Most of the world recognizes the Palestinian cause as just, and most believe Palestinians are in need of justice. They and their descendants have lived on the land of historic Palestine since time immemorial, yet today, close to 4 million of them live in the West Bank, Gaza and East Jerusalem under different forms of Israeli military occupation. At 47 years and counting, this is the longest military occupation in modern history.
Yet Palestinians have also suffered from their inability to generate sympathy for their just cause among the American public and especially among American policymakers. While this is slowly changing, especially among young Americans, a majority of Americans and an overwhelming majority of U.S. politicians view the Palestinian cause unfavorably. This is ironic for a country that fought for independence from a colonial power, Great Britain, and whose founding documents are a beacon of hope for subjugated peoples worldwide.
There are a number of reasons why American audiences have not been receptive to the Palestinian narrative while making the right-wing Israeli narrative their own. People don't know the story of Jewish dispossession of Palestinians even prior to the establishment of the state of Israel, but they do know the stories of the Holocaust, Israeli wars against hostile Arab neighbors, and the American alliance with Israel. But those stories have been assimilated to a "right-wing" narrative that defends expanded Israeli settlement of Palestinian lands.
The Palestinian narrative has many supporters, both individuals and organizations, in the Jewish-American community, but these organizations still pale in power compared to the Israeli defense organizations advocating a hard-line right-wing message of Israeli domination over Palestine.
Not all the blame falls on Israel's zealous backers. The partisans of Palestine also bear responsibility for this failure of communication. Palestinians, Palestinian-Americans and those who believe in justice for Palestine need to assess how they have failed to communicate effectively to the American public. Here are some points to consider:
Unity of message: Palestinians lack a coordinated and coherently unified message that brings together governmental and nongovernmental organizations to fashion short-term and long-term messages tailored to current events and political realities.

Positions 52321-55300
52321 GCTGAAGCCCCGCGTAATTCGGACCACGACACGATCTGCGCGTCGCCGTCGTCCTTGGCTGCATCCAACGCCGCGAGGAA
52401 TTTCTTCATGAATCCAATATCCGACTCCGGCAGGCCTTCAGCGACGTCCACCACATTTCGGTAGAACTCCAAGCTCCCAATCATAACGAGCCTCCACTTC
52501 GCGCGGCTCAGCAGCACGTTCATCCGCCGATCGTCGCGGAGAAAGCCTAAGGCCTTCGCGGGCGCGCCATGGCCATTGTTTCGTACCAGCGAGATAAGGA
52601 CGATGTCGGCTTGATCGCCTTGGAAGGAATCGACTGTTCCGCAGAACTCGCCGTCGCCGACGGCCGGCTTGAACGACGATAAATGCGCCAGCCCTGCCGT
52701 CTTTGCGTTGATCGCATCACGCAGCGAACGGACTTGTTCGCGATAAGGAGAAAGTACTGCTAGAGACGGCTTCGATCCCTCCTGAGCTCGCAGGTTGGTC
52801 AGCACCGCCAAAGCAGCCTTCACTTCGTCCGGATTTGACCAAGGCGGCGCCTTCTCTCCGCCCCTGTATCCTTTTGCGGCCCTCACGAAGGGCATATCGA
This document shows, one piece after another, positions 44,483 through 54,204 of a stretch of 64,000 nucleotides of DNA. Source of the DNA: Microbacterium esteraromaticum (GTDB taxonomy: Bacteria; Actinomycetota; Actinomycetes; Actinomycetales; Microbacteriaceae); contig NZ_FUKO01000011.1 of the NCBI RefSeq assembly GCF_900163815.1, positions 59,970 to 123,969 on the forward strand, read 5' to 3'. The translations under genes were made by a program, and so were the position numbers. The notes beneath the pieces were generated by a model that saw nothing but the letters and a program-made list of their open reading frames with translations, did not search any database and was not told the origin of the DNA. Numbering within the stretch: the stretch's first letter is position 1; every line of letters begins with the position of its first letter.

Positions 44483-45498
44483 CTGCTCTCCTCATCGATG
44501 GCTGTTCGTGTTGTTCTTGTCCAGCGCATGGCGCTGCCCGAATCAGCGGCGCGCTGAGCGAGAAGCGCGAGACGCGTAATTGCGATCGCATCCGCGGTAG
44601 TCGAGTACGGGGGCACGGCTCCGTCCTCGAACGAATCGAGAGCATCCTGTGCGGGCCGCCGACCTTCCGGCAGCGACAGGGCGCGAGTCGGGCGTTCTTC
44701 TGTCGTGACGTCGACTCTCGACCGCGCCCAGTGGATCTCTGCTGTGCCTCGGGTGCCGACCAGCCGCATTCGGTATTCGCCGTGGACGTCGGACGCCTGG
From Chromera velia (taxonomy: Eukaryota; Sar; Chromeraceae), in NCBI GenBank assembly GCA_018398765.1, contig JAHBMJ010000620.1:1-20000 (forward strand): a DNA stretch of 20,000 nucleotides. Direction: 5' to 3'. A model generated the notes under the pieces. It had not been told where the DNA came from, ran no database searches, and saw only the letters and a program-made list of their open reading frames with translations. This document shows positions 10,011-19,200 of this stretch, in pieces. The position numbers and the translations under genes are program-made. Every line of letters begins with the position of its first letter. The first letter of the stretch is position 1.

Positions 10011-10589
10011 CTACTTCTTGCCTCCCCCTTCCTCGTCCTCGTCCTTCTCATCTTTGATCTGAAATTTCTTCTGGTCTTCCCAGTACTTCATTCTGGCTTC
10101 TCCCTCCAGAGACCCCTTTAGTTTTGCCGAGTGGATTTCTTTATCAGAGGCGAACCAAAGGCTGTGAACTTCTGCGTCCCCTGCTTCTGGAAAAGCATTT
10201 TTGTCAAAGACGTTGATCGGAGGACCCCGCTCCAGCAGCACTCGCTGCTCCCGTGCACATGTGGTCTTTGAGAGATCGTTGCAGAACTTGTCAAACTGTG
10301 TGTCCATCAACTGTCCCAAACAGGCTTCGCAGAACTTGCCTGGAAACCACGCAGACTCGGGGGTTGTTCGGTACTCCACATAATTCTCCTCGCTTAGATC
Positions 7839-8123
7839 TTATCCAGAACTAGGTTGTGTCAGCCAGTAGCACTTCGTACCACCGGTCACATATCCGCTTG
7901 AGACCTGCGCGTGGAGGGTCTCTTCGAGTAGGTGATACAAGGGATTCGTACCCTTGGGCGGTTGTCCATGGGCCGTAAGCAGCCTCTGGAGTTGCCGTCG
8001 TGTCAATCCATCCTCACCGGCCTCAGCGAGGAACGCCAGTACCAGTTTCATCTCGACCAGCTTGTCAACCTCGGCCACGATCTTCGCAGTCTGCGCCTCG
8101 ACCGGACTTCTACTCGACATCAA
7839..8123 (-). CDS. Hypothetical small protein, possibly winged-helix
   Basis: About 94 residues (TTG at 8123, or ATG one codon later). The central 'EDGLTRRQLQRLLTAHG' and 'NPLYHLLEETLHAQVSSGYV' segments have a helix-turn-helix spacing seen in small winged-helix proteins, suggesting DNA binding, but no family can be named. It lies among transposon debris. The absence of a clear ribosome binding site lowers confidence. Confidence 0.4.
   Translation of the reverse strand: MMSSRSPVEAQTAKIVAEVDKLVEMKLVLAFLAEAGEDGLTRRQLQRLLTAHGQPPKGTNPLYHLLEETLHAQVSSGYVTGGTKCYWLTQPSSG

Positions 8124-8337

Passing the torch: While they contributed much to keeping the Palestinian cause alive through some very challenging decades, the older generation of Palestinian leaders continues to cling on to every possible vestige of authority over the Palestinian people, including articulating the Palestinian cause to the media.
American audiences relate much more to the articulate Israeli spokesperson with little or no accent as "one of us" than to the Palestinian spokesperson as someone "different from us" with a foreign accent and an unprepared message.
There is a huge pool of young, Westernized and articulate Palestinians, male and female, who are underutilized and who, if commissioned, could far better convey the Palestinian message to American audiences. This is the time for generational change.
The sound bite: There is a reason news broadcasts in the United States generally run one- to two-minute stories: The American audience prefers a short, simple message, one that can be articulated in a sound bite.
Palestinian spokespeople often veer off-topic into citing an emotional and angry litany of historical grievances that the average American viewer doesn't care about. Focusing instead on a couple of short, clear points and offering a positive forward- rather than backward-looking vision would be much better understood and received.
Just criticism of Israel. Whether justly provoked or not, when Palestinian representatives bash Israel as a whole, they project an image of aggression and intolerance. It is important to aim criticism only at the specific Israeli entity that deserves it, whether the Israeli Defense Forces, settlers or a right-wing government.
It is also equally important to offer praise for the many sectors of Israeli and Jewish-American society, whether media, human rights organizations, political parties, or politicians, that do exemplary work on Palestinian issues.
Engaging America: Palestinian-Americans have generally hesitated from utilizing the many tools American citizenship offers. While some groups have made headway into engaging the political system, the community needs to do much more in general to engage American society at every level, including the school PTA, contributing to political campaigns, and writing for the media.
Palestinians have a cause that is just. It is time for the American public to learn about this so U.S. policy toward Palestine can finally serve all parties -- American national interest, Israeli security and Palestinian statehood.
[Jesuit Fr. Drew Christiansen is former editor of America magazine and a professor of ethics at Georgetown University. Ra'fat Aldajani is a Palestinian-American writer and commentator.]